Zuckerberg calls his ‘metamates’ to let humanity ‘live in the future’

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Meta CEO Mark Zuckerberg is heavily investing in his idea of The Metaverse. Launched last year, Meta's Horizon Worlds Metaverse has been met with heavy criticism, especially as the service suffers from low popularity and sexual harassment.

Despite already losing billions in its Metaverse chase, Meta is remaining steadfast in its plans. Announced in a post on Zuckerberg's official Facebook page, the company is changing its company values for the first time since 2007.

Zuckerberg updates Meta Company Values

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In the Meta CEO’s Facebook post, the three tenets of Meta were unveiled for the first time. Those values are as follows: “Move fast”, “build awesome things” and “live in the future”. Three extremely vague statements to live by.

The CEO claims that “move fast” will push Meta employees to create faster than competitors, instead of waiting for years to copy ideas wholesale. Zuck claims that the company should act “with urgency” and not wait “until next week to do something you could do today”.

“Build awesome things” is fairly self-explanatory. Meta is already working on new hardware for both virtual and augmented reality. This will allow the company to heavily capitalise on future Metaverse technology.

“Live in the future” is also fairly self-explanatory. Just like “move fast”, this simply means being forward thinking in its approach to emerging technologies. Essentially, the company's new tenets are the same tenet three times.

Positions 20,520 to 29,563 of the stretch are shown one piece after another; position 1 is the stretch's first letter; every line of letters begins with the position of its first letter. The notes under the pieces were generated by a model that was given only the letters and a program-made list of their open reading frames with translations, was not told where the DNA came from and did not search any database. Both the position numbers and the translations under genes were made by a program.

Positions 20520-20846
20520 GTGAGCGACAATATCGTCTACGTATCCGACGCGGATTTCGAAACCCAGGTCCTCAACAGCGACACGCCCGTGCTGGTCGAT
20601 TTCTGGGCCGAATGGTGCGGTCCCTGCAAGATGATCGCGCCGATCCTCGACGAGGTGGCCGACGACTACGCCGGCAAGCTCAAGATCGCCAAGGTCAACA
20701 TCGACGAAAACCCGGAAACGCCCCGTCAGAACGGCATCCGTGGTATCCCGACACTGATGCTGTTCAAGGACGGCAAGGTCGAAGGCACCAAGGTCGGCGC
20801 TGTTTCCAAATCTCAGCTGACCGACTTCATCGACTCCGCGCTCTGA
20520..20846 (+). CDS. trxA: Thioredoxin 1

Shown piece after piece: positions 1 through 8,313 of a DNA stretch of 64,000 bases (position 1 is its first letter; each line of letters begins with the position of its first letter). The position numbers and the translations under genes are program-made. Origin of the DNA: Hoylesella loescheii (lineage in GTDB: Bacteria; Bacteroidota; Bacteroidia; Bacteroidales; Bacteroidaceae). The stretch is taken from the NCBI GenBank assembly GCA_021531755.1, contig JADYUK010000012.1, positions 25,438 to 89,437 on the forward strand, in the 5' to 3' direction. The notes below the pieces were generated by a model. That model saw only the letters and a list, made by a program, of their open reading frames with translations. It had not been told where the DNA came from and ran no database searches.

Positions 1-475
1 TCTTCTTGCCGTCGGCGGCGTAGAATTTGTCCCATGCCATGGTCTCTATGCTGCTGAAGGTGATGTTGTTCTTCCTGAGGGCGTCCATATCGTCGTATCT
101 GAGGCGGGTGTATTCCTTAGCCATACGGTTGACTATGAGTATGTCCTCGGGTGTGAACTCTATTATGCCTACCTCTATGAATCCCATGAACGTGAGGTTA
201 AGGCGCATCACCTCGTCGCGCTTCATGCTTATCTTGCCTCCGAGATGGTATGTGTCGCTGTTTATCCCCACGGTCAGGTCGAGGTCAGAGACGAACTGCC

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Marky’s Metamates

Unfortunately, the complete rebrand of Facebook to Meta has also come with rebranding of internal terminology. Just like the overtly-pally techbro companies constantly mocked in media, Zuckerberg — or Meta's marketing team — have come up with some new phrases.

Most importantly: employees at Meta are no longer just mere workers. Instead, the workforce that brings Meta’s creations to life will be called “Metamates”.  The term is inspired by “shipmates”, naval workers who follow the captain’s orders and scrub the deck.

Of course, after a massive year of controversies that saw employees become frustrated with the company, this lexical change isn't anything important. Instead, it's simple deflection, which is even more frustrating.